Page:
Writing in the New York Times today, Sen. Sam Brownback (R-KS) attempts to distance himself from natural selection theory without looking like a complete dullard. He fails, predictably, largely through setting up false or misleading dichtomies:
The truths of science and faith are complementary: they deal with very different questions, but they do not contradict each other because the spiritual order and the material order were created by the same God.
Either you believe God created Man or you don't; how is that complementary? Either you believe in a separation of body and spirit or you don't. There really is no middle ground, and Brownback has planted himself squarely on the God side.
If belief in evolution means simply assenting to microevolution, small changes over time within a species, I am happy to say, as I have in the past, that I believe it to be true. If, on the other hand, it means assenting to an exclusively materialistic, deterministic vision of the world that holds no place for a guiding intelligence, then I reject it.
The problem is, at some point if you go back through your ancestry far enough, you run into something that isn't the same species. Natural selection is natural selection; "microevolution" isn't some alternative view of it, it's a red herring.
There is no one single theory of evolution, as proponents of punctuated equilibrium and classical Darwinism continue to feud today.
I don't know whether this is a lie, or merely ignorance, but there really is only one theory of natural selection. "Punctuated equilibrium" isn't really any different from "classical Darwinism" when you dig into it far enough, unless by "punctuated equilibrium" you mean "punctuated by a supernatural being who shall remain nameless but who gave the Jews a bunch of rules on clay tablets a while back."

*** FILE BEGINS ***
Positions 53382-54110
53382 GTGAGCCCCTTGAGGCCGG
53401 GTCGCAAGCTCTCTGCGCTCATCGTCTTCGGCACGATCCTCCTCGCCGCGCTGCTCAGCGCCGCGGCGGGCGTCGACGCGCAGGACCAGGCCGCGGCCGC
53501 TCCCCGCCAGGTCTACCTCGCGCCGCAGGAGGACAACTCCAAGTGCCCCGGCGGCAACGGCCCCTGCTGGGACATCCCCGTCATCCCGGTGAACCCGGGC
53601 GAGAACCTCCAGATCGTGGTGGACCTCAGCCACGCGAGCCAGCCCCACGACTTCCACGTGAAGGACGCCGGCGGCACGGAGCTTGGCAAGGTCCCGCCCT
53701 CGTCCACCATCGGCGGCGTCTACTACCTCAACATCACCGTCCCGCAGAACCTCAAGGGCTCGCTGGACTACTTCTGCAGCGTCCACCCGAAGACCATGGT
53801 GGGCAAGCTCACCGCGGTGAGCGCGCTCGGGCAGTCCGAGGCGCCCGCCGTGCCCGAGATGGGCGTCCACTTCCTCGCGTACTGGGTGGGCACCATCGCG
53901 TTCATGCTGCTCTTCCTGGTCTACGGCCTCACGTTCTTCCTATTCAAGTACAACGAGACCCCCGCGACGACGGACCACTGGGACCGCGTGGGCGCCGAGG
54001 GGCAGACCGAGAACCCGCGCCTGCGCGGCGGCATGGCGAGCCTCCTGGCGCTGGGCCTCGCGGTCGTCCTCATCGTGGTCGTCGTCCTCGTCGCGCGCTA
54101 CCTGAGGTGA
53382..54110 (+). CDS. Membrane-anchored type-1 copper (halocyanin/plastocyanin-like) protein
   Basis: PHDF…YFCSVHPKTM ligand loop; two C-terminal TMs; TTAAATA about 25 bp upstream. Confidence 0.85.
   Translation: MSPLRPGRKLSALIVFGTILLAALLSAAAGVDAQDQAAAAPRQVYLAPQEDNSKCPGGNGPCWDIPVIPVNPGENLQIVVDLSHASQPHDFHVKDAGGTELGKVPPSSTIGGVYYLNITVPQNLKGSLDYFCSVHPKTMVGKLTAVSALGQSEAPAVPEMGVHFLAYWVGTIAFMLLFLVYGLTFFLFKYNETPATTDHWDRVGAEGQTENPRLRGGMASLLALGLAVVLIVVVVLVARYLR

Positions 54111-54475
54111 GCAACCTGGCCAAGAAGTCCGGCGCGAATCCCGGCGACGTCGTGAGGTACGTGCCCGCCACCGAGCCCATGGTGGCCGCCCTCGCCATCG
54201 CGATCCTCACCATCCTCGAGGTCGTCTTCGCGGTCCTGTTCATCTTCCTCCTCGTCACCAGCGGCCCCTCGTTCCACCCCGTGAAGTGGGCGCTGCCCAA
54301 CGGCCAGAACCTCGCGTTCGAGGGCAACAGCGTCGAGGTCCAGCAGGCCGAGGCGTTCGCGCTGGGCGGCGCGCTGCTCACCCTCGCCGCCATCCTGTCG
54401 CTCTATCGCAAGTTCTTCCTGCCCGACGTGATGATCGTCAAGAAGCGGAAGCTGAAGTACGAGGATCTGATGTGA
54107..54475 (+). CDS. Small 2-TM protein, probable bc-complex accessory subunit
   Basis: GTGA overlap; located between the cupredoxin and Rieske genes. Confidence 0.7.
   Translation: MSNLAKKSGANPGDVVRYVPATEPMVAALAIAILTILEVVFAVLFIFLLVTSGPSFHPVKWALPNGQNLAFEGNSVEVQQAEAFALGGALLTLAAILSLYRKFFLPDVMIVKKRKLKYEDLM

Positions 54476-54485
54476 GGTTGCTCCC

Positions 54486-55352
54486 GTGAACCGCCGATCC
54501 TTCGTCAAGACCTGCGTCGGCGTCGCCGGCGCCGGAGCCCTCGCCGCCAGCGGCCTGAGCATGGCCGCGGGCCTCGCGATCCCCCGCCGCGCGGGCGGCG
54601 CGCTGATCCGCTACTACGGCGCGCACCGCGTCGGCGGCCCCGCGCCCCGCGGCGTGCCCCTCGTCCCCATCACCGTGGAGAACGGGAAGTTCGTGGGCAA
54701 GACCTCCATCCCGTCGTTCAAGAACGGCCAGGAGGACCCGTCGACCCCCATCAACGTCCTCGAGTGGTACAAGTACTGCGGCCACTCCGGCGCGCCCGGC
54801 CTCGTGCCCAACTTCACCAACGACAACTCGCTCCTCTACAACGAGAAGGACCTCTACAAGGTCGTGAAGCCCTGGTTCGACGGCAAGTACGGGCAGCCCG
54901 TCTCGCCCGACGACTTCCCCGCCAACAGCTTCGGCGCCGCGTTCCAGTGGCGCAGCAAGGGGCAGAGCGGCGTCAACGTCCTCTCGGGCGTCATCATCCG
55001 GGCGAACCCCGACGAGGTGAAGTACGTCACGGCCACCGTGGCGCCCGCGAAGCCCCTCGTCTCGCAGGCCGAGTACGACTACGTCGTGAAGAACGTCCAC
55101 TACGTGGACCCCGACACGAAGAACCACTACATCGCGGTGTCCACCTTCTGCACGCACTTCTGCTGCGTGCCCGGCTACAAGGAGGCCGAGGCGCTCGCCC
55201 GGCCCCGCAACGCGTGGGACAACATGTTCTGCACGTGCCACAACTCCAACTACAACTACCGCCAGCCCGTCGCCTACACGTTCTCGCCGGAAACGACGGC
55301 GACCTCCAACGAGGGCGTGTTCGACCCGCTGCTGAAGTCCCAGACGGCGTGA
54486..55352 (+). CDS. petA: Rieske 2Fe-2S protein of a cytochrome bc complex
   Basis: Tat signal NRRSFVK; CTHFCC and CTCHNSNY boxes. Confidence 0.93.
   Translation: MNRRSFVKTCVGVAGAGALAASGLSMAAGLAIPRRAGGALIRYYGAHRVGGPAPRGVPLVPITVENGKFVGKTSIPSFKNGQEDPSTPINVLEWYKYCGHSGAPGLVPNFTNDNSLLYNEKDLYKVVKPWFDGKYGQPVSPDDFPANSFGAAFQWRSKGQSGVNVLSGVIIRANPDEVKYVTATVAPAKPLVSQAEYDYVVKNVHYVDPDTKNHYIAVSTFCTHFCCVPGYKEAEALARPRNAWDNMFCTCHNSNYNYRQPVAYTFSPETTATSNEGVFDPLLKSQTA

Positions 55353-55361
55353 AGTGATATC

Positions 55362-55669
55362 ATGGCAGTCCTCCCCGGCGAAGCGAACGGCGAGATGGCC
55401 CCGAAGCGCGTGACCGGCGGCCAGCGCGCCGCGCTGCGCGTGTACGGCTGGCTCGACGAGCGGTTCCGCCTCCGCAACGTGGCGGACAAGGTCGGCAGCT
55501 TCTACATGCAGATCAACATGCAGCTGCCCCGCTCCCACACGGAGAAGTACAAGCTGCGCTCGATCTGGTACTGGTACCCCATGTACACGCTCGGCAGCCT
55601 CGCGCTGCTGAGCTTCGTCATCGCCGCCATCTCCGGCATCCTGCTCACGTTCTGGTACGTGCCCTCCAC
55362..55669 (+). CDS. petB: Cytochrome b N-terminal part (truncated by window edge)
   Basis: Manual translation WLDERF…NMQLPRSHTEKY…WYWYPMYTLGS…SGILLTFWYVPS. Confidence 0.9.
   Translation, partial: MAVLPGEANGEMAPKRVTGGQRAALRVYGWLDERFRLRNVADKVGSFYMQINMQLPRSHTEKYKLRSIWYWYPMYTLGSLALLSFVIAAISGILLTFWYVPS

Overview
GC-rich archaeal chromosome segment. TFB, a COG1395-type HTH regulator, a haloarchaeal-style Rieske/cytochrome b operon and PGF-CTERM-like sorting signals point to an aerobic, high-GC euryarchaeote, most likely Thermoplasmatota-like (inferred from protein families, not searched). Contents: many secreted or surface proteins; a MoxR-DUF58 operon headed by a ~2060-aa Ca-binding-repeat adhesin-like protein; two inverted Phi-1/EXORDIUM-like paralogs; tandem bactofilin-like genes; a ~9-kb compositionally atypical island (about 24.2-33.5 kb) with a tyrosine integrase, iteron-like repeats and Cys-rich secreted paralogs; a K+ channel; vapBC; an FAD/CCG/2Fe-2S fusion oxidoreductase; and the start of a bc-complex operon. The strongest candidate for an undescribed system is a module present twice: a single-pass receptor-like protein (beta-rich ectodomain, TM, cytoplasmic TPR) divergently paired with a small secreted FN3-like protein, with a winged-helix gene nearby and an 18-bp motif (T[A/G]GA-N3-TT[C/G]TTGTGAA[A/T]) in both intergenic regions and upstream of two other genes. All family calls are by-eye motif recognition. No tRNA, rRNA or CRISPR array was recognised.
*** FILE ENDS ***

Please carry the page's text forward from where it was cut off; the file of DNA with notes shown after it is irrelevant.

I believe, as do many biologists and people of faith, that the process of creation—and indeed life today—is sustained by the hand of God in a manner known fully only to him. It does not strike me as anti-science or anti-reason to question the philosophical presuppositions behind theories offered by scientists who, in excluding the possibility of design or purpose, venture far beyond their realm of empirical science.
First, let's dispense with the fallacious arguments to authority ("many scientists...") and to the people ("many...people of faith"). I learned to distinguish these arguments from actual logic in high school, and presumably so did many scientists and people of faith.
Second, questioning the presuppositions isn't on its face anti-science or anti-reason, but coming to the conclusion that there's a purpose behind the theory is. The "philosophical presuppositions" of natural selection theory can be stated very simply: selection happens. Maybe that's oversimplification, but not by much. The simple fact is, natural selection theory explains life in all its forms without resorting to a supernatural being interfering with it. It's not that we reject the possibility; it's that we don't find any evidence to support conscious design.
Biologists will have their debates about man's origins, but people of faith can also bring a great deal to the table.
Absolutely, and we encourage it. All you have to bring to the table is a testable hypothesis and evidence to back it up.
Hello...? We're waiting. Testable hypothesis...? Evidence...? Hmmm....
For this reason, I oppose the exclusion of either faith or reason from the discussion. An attempt by either to seek a monopoly on these questions would be wrong-headed.
Sam, I agree: so quit trying to seek a monopoly on the question.
I am wary of any theory that seeks to undermine man's essential dignity and unique and intended place in the cosmos.
Ah, here we go. If this were 1640, he'd be outraged that the Earth goes around the Sun. Read that sentence over to fully grasp the presuppositions within it. In order to have an "essential dignity" or "a unique and intended place," something would have to confer dignity and place upon us. We can do it ourselves, and many of us do; but that doesn't mean a supernatural entity does.